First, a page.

It’s not often that EHI reporters find themselves listening to “The Poo Song” in the name of research. But type ‘Dr Ranj’ into a search engine and you, too, will find yourself on YouTube, humming this catchy ditty about constipation.
Questions and answers
Musical numbers like The Poo Song have made Dr Ranjit Singh a very popular presenter of the CBeebies programme ‘Get Well Soon’.
This uses a cast of puppet characters to teach children about common ailments and what to expect at the doctor’s. However, Dr Ranj is also a medic in real life.
He has degrees in medicine and pharmacology, trained at Guy's, King's and St Thomas' Hospitals School of Medicine, and now works as a paediatrician for a London hospital trust.
He is also a “self confessed geek” with an interest in computing and in how social media can be used to improve the level of care provided by NHS staff.
He has a Twitter account with more than 24k followers, a Facebook account with more than 6k likes; and those YouTube videos have been viewed more than 183,000 times.
This activity has helped him to promote another source of advice for children and young people; links to charities such as Youth Net, Young Minds and selfharm.co.uk that they might not find in other ways.
Dr Ranj will be talking about his work at EHI Live 2014 in November, where he will be one of the keynote speakers at the conference, and visiting the new social media village.
EHI asked him why he wanted to take part, for his top tips for using social media, and what the IT is like where he works:
You said in a recent interview that you were ‘a geek at heart’. How did that come about? What was the first IT gadget that you owned?
My ‘inner geek’ stems from a fascination about the way things work. I’ve had that scientific curiosity since I was a child. I was constantly taking things apart to work out what made them tick.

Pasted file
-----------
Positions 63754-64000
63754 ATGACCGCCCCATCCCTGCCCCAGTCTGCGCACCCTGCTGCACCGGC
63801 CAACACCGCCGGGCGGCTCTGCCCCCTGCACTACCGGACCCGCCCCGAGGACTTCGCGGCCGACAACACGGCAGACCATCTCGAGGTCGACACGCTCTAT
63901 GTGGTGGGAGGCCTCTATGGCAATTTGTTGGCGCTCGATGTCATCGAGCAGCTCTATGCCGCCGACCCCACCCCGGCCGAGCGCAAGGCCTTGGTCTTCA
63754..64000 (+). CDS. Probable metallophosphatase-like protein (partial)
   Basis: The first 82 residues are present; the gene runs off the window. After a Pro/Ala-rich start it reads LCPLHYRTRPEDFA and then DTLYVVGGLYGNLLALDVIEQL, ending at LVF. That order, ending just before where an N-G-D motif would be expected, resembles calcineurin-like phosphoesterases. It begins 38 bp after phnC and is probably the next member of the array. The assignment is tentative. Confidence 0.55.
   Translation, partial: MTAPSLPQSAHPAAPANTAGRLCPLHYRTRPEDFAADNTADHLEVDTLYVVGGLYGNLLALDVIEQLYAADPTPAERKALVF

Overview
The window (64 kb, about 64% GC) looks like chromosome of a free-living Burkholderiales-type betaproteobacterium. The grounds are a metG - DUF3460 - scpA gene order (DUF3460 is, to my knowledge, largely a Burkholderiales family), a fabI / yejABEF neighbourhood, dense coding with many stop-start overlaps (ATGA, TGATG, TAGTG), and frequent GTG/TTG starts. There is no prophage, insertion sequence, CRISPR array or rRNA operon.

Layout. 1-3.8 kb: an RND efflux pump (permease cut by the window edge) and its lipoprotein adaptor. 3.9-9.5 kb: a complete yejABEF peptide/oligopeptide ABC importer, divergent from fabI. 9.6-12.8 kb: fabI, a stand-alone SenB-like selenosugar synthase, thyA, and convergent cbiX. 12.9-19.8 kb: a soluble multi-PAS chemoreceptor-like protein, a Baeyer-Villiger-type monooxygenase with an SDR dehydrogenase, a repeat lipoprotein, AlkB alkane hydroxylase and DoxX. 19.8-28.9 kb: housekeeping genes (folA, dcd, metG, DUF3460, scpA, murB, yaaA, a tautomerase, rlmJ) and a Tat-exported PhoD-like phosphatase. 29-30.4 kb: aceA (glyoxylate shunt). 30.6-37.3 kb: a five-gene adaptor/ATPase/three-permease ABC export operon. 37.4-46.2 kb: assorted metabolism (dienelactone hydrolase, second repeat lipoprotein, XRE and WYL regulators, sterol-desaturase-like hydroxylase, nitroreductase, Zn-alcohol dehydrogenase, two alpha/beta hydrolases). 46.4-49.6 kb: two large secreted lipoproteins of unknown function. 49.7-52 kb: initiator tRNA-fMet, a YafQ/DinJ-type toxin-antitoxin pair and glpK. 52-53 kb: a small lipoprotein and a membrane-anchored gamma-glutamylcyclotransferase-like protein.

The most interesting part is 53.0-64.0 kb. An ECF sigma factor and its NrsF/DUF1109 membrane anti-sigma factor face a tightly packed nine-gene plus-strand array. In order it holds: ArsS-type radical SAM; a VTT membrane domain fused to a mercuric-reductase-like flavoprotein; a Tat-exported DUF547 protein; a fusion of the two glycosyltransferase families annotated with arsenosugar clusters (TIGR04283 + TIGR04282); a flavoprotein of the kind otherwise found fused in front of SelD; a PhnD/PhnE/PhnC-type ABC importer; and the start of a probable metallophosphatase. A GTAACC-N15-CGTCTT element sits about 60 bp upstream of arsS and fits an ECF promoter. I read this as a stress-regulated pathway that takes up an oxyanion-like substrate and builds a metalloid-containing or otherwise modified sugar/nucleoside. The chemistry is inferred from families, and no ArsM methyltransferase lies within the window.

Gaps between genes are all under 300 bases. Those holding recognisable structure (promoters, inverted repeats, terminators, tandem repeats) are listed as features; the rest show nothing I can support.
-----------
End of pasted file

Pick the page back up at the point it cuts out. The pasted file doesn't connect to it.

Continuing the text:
It got to such a point that my parents stopped buying me toys because I would end up taking them apart and they’d be useless! They soon realised that probably wasn’t a good idea when I then dismantled the TV remote!
My first computer was a Sinclair ZX Spectrum 48K, which my uncle taught me how to program in BASIC. I was soon hooked and was creating simple programs. My love of computers has grown ever since, although I can’t program at all now!
You’re best known for your TV show, ‘Get Well Soon’, but you also run a lot of social media. How do the two work together?
I must confess, I’m a bit of a social media addict. I started using Twitter as a bit of fun initially and it was a friend (Dannii Minogue) who told me to use it as a platform for useful medical tips/tricks for parents and families.
As I did more media work like Get Well Soon, my Twitter following increased and the stream became more popular – not just as a platform to promote the shows I’m involved in, but also as a general health promotion tool. I also have a public profile on Facebook which has content closely related to my Twitter feed.
I do like to use social media for more light-hearted stuff too, so I have Instagram, Pinterest and Vine accounts, all of which I use for fun! I think it’s important to have that balance.
I sometimes think that healthcare professionals take themselves too seriously. I always say that the primary aim of social media is to be social – so don’t be scared to show some personality for crying out loud!
How are mainstream and social media changing the relationship between healthcare staff, children and their families?